With the PNG Power Dome packed to capacity for Tuesday night’s men’s 94kg weightlifting event – including Papua New Guinea Prime Minister Peter O’Neill – Kari took home two gold medals, causing the crowd to erupt into a frenzied celebration.
It was an effort that pleased everyone in attendance, except for one person – Kari himself. He wanted all three golds.
“I didn’t come here to win silver or bronze or anything else, I came here to win a gold medal. This is a one-track mind,” Kari said. “This is what I trained for. I have to give everything to win a gold medal – do or die.”
Kari had to settle for silver in the opening snatch event, his lift of 140kg putting him a full 10kg behind gold medallist Siaosi Leusio (SAM). Kari dropped his final two attempts, which both came at 150kg.
“I was pissed off today after the snatch, I should have done better,” Kari said. “Someone took the gold medal away from me.”
Kari’s failure to win gold in the snatch left him restless as he was getting ready for the ensuing clean and jerk portion of the competition.
“I kept on walking in the back, and going up and down and up and down… I was really crazy,” Kari said. “I was trying to rip the bar, but too late – I already did the second attempt and the third attempt. I can’t even get a fourth attempt, we only have three attempts.”
In his first clean and jerk attempt, Kari pulled off a lift of 190kg, but Leusio immediately matched it. Leusio raised the standard to 193kg in his final attempt, but Kari still had two lifts in hand.
He put 204kg on the bar for his second attempt, determined to win the overall gold or nothing at all. He stuck it on his first attempt, and finally let his emotions flow.
He pumped his fists and then fell down to his knees and embraced the weights, kissing them multiple times before acknowledging the excited crowd, which was jumping up and down uncontrollably.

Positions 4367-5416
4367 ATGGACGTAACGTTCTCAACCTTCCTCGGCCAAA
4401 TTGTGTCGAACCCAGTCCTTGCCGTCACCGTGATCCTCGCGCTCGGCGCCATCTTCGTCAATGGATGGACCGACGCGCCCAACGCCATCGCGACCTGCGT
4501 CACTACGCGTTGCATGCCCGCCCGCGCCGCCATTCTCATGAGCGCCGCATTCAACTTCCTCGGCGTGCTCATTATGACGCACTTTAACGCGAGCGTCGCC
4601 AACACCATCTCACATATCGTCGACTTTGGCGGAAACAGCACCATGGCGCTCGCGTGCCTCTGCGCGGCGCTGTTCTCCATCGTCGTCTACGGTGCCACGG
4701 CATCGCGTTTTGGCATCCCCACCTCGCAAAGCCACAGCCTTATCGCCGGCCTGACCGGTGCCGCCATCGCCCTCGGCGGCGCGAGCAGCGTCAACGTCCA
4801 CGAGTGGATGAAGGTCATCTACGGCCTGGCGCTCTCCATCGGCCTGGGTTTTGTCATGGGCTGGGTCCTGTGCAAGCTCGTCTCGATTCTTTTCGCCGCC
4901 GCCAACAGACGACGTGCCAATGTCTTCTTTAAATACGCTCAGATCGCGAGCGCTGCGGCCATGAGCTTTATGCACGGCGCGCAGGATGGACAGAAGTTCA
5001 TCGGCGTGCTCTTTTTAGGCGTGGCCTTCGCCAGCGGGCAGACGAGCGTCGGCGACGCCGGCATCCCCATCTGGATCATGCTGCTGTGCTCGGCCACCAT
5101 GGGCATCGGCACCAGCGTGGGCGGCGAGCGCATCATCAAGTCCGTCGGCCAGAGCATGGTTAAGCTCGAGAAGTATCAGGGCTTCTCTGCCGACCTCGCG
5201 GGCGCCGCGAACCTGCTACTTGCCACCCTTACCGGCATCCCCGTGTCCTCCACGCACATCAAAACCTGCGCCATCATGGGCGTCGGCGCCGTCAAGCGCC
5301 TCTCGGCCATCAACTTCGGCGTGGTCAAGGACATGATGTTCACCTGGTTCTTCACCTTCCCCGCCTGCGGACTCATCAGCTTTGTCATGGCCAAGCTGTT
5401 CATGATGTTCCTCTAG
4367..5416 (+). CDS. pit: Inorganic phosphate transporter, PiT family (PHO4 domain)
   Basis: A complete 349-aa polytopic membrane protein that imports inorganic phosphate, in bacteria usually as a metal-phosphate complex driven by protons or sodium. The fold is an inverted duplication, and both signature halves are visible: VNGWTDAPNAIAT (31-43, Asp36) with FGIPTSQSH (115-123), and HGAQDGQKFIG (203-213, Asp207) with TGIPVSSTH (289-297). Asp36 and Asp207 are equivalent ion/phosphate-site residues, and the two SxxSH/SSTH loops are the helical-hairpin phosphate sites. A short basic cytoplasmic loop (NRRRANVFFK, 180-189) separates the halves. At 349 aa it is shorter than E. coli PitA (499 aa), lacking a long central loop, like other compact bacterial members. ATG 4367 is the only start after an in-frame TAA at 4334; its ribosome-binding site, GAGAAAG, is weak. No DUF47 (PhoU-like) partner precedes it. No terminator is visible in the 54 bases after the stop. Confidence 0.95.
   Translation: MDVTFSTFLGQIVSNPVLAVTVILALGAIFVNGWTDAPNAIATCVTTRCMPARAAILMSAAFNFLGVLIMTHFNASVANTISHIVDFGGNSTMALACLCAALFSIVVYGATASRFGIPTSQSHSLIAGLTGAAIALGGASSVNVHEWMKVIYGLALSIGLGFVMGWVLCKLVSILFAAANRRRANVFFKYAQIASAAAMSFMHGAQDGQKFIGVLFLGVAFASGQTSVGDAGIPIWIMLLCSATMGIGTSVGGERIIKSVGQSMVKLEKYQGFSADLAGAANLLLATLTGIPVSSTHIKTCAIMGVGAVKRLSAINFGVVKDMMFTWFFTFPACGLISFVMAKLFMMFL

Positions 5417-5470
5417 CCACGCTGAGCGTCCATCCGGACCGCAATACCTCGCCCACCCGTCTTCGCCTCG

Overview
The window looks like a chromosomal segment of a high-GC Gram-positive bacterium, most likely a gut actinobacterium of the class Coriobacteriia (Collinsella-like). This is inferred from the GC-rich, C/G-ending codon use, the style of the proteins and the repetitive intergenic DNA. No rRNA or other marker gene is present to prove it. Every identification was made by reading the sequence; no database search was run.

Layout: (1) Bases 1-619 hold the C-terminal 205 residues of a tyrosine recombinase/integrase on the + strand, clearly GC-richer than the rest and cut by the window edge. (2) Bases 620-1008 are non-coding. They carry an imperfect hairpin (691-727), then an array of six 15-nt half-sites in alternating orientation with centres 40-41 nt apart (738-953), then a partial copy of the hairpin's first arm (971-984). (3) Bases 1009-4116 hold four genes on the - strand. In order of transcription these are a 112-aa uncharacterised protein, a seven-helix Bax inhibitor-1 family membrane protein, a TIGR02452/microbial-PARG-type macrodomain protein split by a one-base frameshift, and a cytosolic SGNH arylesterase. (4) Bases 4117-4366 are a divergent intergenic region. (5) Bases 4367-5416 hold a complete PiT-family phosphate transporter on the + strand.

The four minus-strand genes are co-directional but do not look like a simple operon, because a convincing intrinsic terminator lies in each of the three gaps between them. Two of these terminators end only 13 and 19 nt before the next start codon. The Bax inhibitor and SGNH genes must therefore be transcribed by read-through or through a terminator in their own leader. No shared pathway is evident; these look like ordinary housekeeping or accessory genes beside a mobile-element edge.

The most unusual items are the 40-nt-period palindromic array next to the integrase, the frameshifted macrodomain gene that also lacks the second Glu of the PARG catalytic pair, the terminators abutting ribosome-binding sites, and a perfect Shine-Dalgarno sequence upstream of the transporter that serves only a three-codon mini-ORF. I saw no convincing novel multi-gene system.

The energetic home crowd might have actually worked against Kari earlier in the night during his final two snatch attempts. He was noticeably distracted during his second attempt, after which the arena announcer had to instruct the fans to remain quiet during Kari’s third lift so that he could maintain his concentration.
“This is the first time to face a crowd like this, the crowd is not behaving, but I can’t stop how they’re going to cheer for me,” Kari said. “But I thank the crowd that they came here, and I gave them a gold medal, then their ticket is worth it to come and watch me.”
After having already clinched the gold medal, Kari made an attempt to set a new Commonwealth record by putting 211kg on the bar for his third lift. However, by that time he wasn’t able to raise the bar even as high as his chest.
“Next time I will break the record,” Kari said. “This was my aim today, to break the Commonwealth record in the Pacific Games, this is a big deal. And plus, the Prime Minister is here – breaking the record in front of the Prime Minister, he will be more than happy. I gave him a gold medal, I should have given him more, a record, today’s the day. But next time I’ll give him a better result.”
Kari is one of the biggest sports stars in Papua New Guinea, accepting his role as an inspirational national figure.
“If you want to do sports, then commit yourself in the sport,” Kari advised his younger fans. “Love it and commit yourself, and you’ll do whatever you want. If you’re dreaming to win a gold medal, then you have to get up and do it. It’s not keep on dreaming and dreaming – for what? If you’re dreaming, get up and follow your dream, work hard for it and win a gold medal.”
GNS dk/kd/ Games News Service